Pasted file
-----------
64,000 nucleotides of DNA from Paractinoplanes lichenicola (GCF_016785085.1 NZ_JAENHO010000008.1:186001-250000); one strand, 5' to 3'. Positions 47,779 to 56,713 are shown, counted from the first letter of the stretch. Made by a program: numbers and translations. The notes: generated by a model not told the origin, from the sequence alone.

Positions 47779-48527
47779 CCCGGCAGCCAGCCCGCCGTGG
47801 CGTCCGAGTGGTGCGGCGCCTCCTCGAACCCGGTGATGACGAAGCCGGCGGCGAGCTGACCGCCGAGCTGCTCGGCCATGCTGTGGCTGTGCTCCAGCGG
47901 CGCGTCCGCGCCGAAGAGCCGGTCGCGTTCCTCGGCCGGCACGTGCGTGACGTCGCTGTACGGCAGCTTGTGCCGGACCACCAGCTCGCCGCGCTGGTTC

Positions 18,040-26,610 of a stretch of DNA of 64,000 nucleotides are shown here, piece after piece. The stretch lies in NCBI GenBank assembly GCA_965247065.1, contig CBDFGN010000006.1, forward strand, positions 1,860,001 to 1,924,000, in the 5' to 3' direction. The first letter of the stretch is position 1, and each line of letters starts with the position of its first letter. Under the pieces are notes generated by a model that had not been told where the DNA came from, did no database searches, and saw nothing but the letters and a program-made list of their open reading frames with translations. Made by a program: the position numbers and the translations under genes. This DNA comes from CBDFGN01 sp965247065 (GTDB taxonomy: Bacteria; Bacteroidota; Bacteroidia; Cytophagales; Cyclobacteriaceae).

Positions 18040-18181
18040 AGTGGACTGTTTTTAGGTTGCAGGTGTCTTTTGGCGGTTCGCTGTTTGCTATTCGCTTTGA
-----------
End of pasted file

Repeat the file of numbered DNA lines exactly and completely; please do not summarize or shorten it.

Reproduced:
64,000 nucleotides of DNA from Paractinoplanes lichenicola (GCF_016785085.1 NZ_JAENHO010000008.1:186001-250000); one strand, 5' to 3'. Positions 47,779 to 56,713 are shown, counted from the first letter of the stretch. Made by a program: numbers and translations. The notes: generated by a model not told the origin, from the sequence alone.

Positions 47779-48527
47779 CCCGGCAGCCAGCCCGCCGTGG
47801 CGTCCGAGTGGTGCGGCGCCTCCTCGAACCCGGTGATGACGAAGCCGGCGGCGAGCTGACCGCCGAGCTGCTCGGCCATGCTGTGGCTGTGCTCCAGCGG
47901 CGCGTCCGCGCCGAAGAGCCGGTCGCGTTCCTCGGCCGGCACGTGCGTGACGTCGCTGTACGGCAGCTTGTGCCGGACCACCAGCTCGCCGCGCTGGTTC

Positions 18,040-26,610 of a stretch of DNA of 64,000 nucleotides are shown here, piece after piece. The stretch lies in NCBI GenBank assembly GCA_965247065.1, contig CBDFGN010000006.1, forward strand, positions 1,860,001 to 1,924,000, in the 5' to 3' direction. The first letter of the stretch is position 1, and each line of letters starts with the position of its first letter. Under the pieces are notes generated by a model that had not been told where the DNA came from, did no database searches, and saw nothing but the letters and a program-made list of their open reading frames with translations. Made by a program: the position numbers and the translations under genes. This DNA comes from CBDFGN01 sp965247065 (GTDB taxonomy: Bacteria; Bacteroidota; Bacteroidia; Cytophagales; Cyclobacteriaceae).

Positions 18040-18181
18040 AGTGGACTGTTTTTAGGTTGCAGGTGTCTTTTGGCGGTTCGCTGTTTGCTATTCGCTTTGA